Upon their return to New Zealand, many army nurses continued to work in military hospitals around the country or in greatly understaffed civilian hospitals. Little did they know, one of the greatest threats to well-being was not the war they had just returned from. The influenza pandemic struck New Zealand between October and December 1918 and claimed a staggering 9000 lives. Patients were being admitted to hospital at rates that rivaled those during wartime, which stretched resources and skills. The outbreak of the Second World War saw another surge in wartime nursing services. By May 1940, 1200 suitable trained nurses had volunteered to serve overseas. Between 1939 and 1945, 602 nurses belonging to the NZANS served outside of New Zealand. They faced many of the same challenges faced by New Zealand nurses serving overseas in WWI. Trying weather conditions, lack of resources, poor pay and long hours were once again rife.

Image: Clifton Firth. 1/2 Portrait of Nurse, Miss Nona Rice, 29 August 1941, Auckland Libraries Heritage Collections 34-R54. 

Image: Auckland Weekly News, The Nurse Herself, 1 May 1940, Auckland Libraries Heritage Collections AWNS-19400501-36-4. 

Nursing in New Zealand was constantly evolving. The World Wars helped identify gaps in nurses’ training, and general global trends helped influence the future of nursing. By the 1960s, nursing was still predominantly hospital-based training, supplemented by lectures and demonstrations on site. The 1970s saw a move toward university and other tertiary-based training. By the 1990s, nurses were required to undertake a three-year nursing degree which was the early form of the current Bachelor of Nursing that is offered today. Improvements in science and healthcare practices in general have changed the way we think about nursing. Nurses make up an essential component of our healthcare system and while their uniforms and qualifications have changed, there are still challenges relating to workload, pay and working conditions that are yet to be fully remedied.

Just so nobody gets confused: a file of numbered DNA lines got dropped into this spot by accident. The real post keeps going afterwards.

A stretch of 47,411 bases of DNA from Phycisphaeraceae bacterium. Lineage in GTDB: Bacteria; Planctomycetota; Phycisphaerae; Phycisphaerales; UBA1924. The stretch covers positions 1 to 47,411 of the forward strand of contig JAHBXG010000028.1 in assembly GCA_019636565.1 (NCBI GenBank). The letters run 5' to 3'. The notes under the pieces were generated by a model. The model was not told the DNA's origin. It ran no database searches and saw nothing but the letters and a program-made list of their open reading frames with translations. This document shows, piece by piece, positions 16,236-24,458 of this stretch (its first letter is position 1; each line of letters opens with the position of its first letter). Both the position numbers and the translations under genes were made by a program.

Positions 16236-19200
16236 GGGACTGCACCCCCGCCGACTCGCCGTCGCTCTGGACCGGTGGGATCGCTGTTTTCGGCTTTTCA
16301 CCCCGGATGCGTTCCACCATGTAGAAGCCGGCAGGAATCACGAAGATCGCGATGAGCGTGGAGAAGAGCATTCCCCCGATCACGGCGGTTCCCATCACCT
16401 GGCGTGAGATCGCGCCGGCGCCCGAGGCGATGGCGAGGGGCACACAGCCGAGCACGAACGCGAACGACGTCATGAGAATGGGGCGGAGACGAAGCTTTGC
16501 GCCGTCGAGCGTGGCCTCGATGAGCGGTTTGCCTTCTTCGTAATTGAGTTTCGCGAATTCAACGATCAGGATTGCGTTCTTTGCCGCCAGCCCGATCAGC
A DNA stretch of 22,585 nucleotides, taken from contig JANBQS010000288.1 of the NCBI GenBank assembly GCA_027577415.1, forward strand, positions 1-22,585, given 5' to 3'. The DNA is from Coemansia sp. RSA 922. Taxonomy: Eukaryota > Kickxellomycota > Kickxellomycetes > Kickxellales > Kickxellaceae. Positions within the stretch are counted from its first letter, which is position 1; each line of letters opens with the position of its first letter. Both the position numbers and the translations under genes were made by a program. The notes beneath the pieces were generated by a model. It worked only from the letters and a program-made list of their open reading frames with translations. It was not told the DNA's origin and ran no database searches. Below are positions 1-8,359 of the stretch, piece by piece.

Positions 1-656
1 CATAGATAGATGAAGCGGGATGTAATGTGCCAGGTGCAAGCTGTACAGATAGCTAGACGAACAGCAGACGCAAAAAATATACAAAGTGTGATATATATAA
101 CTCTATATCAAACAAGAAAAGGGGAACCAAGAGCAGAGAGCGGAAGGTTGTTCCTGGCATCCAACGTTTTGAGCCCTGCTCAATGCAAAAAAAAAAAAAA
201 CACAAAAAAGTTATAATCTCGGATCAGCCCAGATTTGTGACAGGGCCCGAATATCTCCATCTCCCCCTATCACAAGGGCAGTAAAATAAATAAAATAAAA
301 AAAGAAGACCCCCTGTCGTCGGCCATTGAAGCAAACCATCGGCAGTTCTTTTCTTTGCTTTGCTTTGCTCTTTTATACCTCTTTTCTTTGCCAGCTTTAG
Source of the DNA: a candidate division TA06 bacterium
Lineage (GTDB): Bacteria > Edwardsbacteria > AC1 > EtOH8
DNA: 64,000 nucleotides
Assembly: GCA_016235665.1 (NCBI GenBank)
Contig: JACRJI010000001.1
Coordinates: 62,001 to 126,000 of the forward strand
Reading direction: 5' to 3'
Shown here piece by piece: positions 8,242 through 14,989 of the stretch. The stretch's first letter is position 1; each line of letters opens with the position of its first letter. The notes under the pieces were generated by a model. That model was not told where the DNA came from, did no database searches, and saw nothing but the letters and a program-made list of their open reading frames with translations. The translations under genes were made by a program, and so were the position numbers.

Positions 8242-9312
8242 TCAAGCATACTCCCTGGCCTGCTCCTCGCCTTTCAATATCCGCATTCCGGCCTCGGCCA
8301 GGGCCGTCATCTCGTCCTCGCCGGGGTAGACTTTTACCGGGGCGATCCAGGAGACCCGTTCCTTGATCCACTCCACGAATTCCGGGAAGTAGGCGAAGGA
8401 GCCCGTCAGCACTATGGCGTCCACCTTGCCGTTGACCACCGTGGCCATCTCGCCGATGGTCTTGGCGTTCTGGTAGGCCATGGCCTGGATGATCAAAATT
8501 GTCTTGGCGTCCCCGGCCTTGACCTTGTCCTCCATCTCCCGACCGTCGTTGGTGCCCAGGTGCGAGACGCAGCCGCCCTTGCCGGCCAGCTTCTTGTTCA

Image: Clifton Firth. Staff Nurse Stephanie Andrae, 1969, Auckland Libraries Heritage Collections 34-6. 

Image: Murray Freer. New Nurses, Mangere, 1969, Auckland Libraries Heritage Collections Footprints 07852.

The National Library has digitised copies of Kai Tiaki - the Journal of the Nurses of New Zealand and it is available here.

For other nursing related blog posts, see this great post by Sharon Smith about nurses in the First World War and Jane Tolerton's post about Dr Grace Russell and the Dobie Sisters.

Author: Samantha Waru, Auckland Libraries Graduate.


Sources

'New Zealand Army Nursing Service in the First World War', URL: https://nzhistory.govt.nz/war/first-world-war-nurses, (Ministry for Culture and Heritage), updated 5-Jun-2018.

'Nurses Registration Act 1901', URL: http://www.nzlii.org/nz/legis/hist_act/nra19011ev1901n12347/, (New Zealand Legal Information Institute).

The early history of the Auckland Hospital, W.E. Henley, 1970.


While you’re away: New Zealand nurses at war 1899–1948, Anna Rogers, Auckland University Press, Auckland, 2003.